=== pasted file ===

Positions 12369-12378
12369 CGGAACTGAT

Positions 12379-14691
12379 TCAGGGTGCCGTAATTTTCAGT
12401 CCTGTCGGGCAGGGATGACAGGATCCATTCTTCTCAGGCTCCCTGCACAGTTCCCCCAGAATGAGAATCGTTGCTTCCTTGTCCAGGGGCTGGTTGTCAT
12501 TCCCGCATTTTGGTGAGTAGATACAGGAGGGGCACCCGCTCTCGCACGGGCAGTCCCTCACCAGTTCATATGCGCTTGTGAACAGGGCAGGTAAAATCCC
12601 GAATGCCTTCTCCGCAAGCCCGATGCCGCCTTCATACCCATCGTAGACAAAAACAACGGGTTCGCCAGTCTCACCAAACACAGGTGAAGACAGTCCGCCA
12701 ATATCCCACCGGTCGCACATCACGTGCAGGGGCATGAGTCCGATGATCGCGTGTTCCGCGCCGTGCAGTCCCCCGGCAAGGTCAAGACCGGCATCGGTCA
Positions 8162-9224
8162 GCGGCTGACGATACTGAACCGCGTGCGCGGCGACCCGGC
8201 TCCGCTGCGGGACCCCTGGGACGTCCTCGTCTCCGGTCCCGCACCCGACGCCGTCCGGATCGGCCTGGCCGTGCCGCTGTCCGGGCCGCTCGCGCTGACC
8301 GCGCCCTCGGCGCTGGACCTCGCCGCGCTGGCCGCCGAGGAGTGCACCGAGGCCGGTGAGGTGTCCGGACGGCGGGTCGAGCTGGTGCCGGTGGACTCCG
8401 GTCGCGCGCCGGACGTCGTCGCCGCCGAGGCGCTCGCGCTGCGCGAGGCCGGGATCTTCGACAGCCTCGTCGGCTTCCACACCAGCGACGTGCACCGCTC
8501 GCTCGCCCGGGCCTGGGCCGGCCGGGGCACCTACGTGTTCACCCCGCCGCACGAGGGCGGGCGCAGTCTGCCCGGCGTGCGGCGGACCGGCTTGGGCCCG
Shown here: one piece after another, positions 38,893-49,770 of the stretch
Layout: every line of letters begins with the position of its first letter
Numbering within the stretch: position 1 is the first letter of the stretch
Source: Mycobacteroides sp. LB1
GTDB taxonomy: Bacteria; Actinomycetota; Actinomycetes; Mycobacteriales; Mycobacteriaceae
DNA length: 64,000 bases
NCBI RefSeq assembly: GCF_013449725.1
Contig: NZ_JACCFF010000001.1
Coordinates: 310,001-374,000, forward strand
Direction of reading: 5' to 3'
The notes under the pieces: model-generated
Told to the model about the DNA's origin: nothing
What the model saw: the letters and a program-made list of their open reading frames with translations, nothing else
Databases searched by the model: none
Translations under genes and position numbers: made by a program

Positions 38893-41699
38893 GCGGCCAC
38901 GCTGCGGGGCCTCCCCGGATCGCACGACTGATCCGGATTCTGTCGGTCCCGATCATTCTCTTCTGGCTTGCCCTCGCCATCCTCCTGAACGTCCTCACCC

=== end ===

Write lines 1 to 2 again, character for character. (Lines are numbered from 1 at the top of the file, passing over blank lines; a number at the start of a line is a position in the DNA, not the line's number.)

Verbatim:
Positions 12369-12378
12369 CGGAACTGAT